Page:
Jack Campbell has gone save for save with Price, posting an eye-popping .965 save percentage on 114 shots. Though, on aggregate, the Leafs' new No. 1 goalie hasn't faced scoring opportunities as dangerous as Price has, Campbell's reliable play has basically minimized the Montreal goaltender's impact on the series.
"We've got to find a way to get to the inside," Petry told reporters after Game 4. "A lot of our shots are coming from the outside and he's sucking up the puck and not allowing rebounds. So we've got to find a way to get in his eyes, get tips, get some sort of greasy goals here to get us going."
At the end of the day, Price has proven he's capable of keeping the Leafs to two or fewer goals per game in a best-of-seven series. Yet, if you were to replay this series 100 times, the Habs wouldn't win four of seven many times with the woeful goal support they've offered Price.
Put another way, can Montreal win 1-0 on Thursday? Yes. There's always a real possibility of that final score with Price in net, even this late in his career. But to what end if it's an unsustainable brand of hockey? Based on what we've seen, the Leafs will just outscore the Habs in Game 6 and/or Game 7.
Habs' power-play drought
In the regular season, Montreal's power play generated 5.1 expected goals per 60 minutes to rank 29th in the league. It led to the NHL's 17th-ranked power play (19.2%). Somehow, the Habs have been worse in the playoffs, at 4.4 xG per 60 and zero goals on 14 power-play opportunities.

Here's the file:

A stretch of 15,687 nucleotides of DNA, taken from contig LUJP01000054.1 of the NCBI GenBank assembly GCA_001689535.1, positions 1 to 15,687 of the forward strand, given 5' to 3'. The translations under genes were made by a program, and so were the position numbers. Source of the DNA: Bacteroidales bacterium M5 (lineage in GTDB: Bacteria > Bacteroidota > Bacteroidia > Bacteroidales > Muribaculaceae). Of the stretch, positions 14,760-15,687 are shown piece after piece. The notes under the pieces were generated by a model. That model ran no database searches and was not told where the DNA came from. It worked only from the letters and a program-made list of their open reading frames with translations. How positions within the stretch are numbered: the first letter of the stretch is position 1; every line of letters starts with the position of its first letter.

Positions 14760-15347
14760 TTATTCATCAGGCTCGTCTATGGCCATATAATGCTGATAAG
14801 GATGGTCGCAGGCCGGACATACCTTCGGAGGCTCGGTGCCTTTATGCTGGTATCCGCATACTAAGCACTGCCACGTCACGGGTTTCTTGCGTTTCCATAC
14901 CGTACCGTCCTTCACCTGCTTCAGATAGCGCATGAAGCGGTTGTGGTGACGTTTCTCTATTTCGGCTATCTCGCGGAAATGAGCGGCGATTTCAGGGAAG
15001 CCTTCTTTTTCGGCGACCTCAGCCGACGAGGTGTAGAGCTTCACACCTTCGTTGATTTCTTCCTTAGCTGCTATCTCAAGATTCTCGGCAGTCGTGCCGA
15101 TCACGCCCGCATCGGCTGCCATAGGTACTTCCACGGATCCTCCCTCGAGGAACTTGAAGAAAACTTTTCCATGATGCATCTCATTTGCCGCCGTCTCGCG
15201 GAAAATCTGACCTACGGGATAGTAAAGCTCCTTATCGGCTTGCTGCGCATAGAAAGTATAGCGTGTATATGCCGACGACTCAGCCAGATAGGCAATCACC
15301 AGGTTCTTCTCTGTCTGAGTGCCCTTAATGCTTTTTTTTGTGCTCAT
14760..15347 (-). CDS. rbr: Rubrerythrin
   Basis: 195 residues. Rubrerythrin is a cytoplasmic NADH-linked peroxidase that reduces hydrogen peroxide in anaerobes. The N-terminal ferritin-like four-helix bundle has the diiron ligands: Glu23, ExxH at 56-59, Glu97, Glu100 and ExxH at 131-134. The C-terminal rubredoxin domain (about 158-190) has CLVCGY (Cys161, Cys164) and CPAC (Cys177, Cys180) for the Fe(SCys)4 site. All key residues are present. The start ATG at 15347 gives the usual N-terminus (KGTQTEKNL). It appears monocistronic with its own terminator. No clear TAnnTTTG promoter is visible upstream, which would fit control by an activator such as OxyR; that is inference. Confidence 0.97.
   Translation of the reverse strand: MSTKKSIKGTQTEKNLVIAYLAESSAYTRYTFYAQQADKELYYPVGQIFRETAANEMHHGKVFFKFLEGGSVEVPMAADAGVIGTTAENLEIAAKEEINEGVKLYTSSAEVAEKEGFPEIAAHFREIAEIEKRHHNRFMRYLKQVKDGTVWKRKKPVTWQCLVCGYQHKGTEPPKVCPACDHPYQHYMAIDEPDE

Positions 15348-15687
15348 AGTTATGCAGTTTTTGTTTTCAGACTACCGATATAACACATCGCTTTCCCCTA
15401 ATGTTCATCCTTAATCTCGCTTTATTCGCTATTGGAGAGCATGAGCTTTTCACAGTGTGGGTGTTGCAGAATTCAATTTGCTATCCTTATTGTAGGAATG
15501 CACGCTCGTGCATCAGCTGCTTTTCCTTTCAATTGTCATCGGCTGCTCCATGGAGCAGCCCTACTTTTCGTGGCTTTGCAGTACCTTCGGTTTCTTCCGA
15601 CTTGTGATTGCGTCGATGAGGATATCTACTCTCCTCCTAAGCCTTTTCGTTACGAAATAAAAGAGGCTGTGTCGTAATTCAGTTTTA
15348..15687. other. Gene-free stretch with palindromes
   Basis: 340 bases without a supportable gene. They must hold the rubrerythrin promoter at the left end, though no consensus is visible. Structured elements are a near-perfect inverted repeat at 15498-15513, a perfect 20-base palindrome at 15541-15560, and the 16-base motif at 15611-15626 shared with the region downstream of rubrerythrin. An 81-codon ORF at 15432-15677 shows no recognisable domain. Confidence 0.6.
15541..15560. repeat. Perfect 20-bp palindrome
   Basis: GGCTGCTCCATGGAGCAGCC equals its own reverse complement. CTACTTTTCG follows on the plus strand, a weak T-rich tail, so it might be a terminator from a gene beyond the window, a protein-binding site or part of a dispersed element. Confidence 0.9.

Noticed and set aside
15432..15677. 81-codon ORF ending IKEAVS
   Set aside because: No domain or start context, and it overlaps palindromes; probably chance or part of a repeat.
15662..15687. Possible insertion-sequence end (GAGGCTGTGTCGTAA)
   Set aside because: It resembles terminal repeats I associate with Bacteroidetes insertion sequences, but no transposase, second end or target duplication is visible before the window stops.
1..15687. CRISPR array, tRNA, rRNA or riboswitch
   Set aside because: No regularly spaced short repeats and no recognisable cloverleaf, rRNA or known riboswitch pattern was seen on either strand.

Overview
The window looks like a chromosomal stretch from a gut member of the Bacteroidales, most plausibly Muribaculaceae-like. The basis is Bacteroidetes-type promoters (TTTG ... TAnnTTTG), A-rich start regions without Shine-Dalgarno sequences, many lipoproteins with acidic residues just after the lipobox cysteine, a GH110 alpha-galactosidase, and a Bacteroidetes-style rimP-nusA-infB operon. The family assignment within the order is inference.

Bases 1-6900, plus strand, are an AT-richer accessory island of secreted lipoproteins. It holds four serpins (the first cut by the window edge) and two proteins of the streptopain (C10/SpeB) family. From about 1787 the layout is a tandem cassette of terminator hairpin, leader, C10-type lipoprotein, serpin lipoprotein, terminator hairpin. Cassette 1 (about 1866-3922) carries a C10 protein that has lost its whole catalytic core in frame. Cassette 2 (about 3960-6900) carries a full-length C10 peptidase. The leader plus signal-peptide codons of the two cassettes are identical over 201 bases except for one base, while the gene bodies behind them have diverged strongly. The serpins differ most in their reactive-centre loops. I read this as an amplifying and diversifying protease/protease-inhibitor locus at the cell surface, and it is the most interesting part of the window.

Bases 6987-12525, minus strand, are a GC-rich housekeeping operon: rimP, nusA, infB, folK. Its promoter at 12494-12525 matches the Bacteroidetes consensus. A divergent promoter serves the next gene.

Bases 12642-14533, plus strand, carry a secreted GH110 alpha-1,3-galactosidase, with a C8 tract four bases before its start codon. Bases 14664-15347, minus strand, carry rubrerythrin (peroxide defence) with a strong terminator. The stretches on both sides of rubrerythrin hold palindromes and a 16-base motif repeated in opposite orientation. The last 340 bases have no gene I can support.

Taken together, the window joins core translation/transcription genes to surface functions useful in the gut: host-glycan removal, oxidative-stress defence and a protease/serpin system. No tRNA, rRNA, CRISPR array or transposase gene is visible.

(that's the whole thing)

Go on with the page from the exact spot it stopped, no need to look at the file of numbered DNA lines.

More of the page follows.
Entering the zone with possession has become a struggle, and zipping the puck around the 1-3-1 setup in the Leafs' end has been an even rarer sight. The Toronto penalty kill deserves credit but, mostly, the Habs' power play, whether it's the top unit or second, has simply looked out of sync.
An optimist might suggest it couldn't get any worse for the Habs' power play and the table is set for a breakout in Game 5. This isn't a delusional thought, either. Power plays go cold, and all it takes sometimes is a clear lane and the puck on the stick of the right shooter (say, Caufield or Tyler Toffoli) for the floodgates to open. Montreal fans can only hope.
John Matisz is theScore's senior NHL writer. You can follow John on Twitter (@MatiszJohn) and contact him via email (email@example.com)